Multiple Myeloma :: Multiple myeloma clinical trial closes early

The Southwest Oncology Group, the largest of several National Cancer Institute-sponsored clinical trials networks, has permanently closed enrollment in a trial comparing a standard drug therapy, dexamethasone, with a combined therapy of the same drug plus the drug lenalidomide (Revlimid) for people newly diagnosed with multiple myeloma.

The Southwest Oncology Group (SWOG) announced that it recommends that current participants in the SWOG study, S0232, be given the choice of switching to lenalidomide with dexamethasone if they are currently taking dexamethasone alone.

SWOG is also recommending using a lower dose of dexamethasone based on preliminary results of an Eastern Cooperative Oncology Group (ECOG) study which showed, in preliminary results, lenalidomide is highly effective when combined with either high doses of dexamethasone (as used in S0232) or lower doses. The ECOG study also showed in that preliminary analysis that low-dose dexamethasone plus lenalidomide may result in better one-year survival rates and fewer cases of side effects compared to high-dose dexamethasone plus lenalidomide in newly diagnosed multiple myeloma patients.

The Southwest Oncology Group?s data and safety monitoring committee based its recommendation to permanently close enrollment on the preliminary results from the ECOG clinical trial which were announced in early April. Furthermore, a number of clinical trials have suggested that dexamethasone in combination with thalidomide, a drug very similar to lenalidomide, is superior to dexamethasone alone in terms of response rates and progression free survival. The Southwest Oncology Group had temporarily suspended enrollment in its trial, S0232, on April 2 following the ECOG announcement.

The SWOG data have not been fully analyzed, but there is no indication of any unanticipated adverse outcomes in the SWOG trial, says Jeffrey Zonder, M.D., the trial?s principal investigator and a myeloma specialist at the Karmanos Cancer Institute in Detroit, Mich. Data analysis is ongoing and results will be presented and released in the usual fashion.

In October, 2004, the double-blinded SWOG Phase III trial, S0232, set out to compare progression-free survival in 500 participants given the drug lenalidomide plus dexamethasone for the disease vs. those receiving dexamethasone alone. To date, 198 participants were enrolled.
The ECOG study, E4A03, set out to test the same combination, dexamethasone and lenalidomide, but with two different doses of dexamethasone in 445 people newly diagnosed with multiple myeloma. ECOG closed its study in April, based on its preliminary findings that participants who received a low dose of dexamethasone plus lenalidomide had superior results in terms of one-year survival rate and toxicity. ECOG informed all its participating investigators to switch subjects in the group receiving the standard dose of dexamethasone plus lenalidomide to low-dose dexamethasone and lenalidomide.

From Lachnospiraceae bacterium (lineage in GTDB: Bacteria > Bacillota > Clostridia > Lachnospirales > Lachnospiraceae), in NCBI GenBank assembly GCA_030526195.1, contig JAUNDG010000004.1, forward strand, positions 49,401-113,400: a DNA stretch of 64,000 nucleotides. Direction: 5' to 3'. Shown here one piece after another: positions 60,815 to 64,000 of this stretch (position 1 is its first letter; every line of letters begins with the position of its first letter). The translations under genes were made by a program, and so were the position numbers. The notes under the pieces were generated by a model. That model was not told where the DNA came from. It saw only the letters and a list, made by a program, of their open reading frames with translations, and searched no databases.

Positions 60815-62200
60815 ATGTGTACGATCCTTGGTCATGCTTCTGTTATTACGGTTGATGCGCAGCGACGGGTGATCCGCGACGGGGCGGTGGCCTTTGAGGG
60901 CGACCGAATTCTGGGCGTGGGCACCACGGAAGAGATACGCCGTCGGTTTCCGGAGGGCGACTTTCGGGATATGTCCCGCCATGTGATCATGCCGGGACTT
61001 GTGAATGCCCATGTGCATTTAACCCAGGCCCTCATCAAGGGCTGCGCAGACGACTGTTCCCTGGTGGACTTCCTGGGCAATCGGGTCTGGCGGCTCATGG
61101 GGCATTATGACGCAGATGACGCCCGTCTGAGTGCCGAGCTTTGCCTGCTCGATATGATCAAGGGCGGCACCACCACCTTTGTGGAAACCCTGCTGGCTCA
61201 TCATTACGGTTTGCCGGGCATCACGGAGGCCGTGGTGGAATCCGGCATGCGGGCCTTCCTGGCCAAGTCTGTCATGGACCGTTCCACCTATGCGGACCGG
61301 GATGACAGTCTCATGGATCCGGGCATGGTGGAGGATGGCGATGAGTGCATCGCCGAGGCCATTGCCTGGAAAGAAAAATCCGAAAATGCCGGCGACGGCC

Both SWOG and ECOG, like other groups the NCI sponsors, are networks of medical centers and clinics around the country that conduct clinical trials of prospective cancer treatments using National Institutes of Health grants and other funding sources.

Multiple myeloma is a cancer affecting plasma cells found in blood and bone marrow. An estimated 19,900 people will be diagnosed with the disease this year. An estimated 10,790 people will die from it.

Celgene, Inc., provides lenalidomide for the SWOG study and handles distribution of the drug to study participants through an agreement with SWOG.

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Multiple Myeloma :: Multiple myeloma clinical trial closes early

Mayo Clinic Cancer Center announced that a multiple myeloma clinical trial has shown a significant improvement in survival with lenalidomide plus low-dose dexamethasone therapy compared to lenalidomide plus high-dose dexamethasone.

The study led by the Eastern Cooperative Oncology Group (ECOG) and supported by the National Cancer Institute compared combination treatment of oral medications lenalidomide and either high- or low-dose dexamethasone in 445 patients with newly-diagnosed myeloma.

Lenalidomide plus high-dose dexamethasone had a one-year survival rate of 86 percent. The comparative therapy using low-dose dexamethasone showed a significantly higher 96.5 percent overall survival rate at one year, with much less toxicity.

“In my opinion, this is the best one-year survival data that I?ve seen in a large phase 3 study in myeloma,” says Vincent Rajkumar, M.D., Mayo Clinic hematologist and primary investigator of the ECOG study. “This is a major advance in the treatment of this cancer.”

All patients on the high-dose dexamethasone arm of the clinical trial will be moved to the low-dose arm. A successor study using lenalidomide plus high-dose dexamethasone was closed early as a result of these findings.

Multiple myeloma, a cancer of the plasma cell, is an incurable but treatable disease. While a myeloma diagnosis can be overwhelming, it is important to remember that there are several promising new therapies that are helping patients live longer, healthier lives. The estimated frequency of multiple myeloma is 5-6 new cases per 100,000 persons per year. Accordingly, in the USA 15,980 new cases are expected to be diagnosed in 2005. At present there are more than 50,000 people in the United States living with multiple myeloma.

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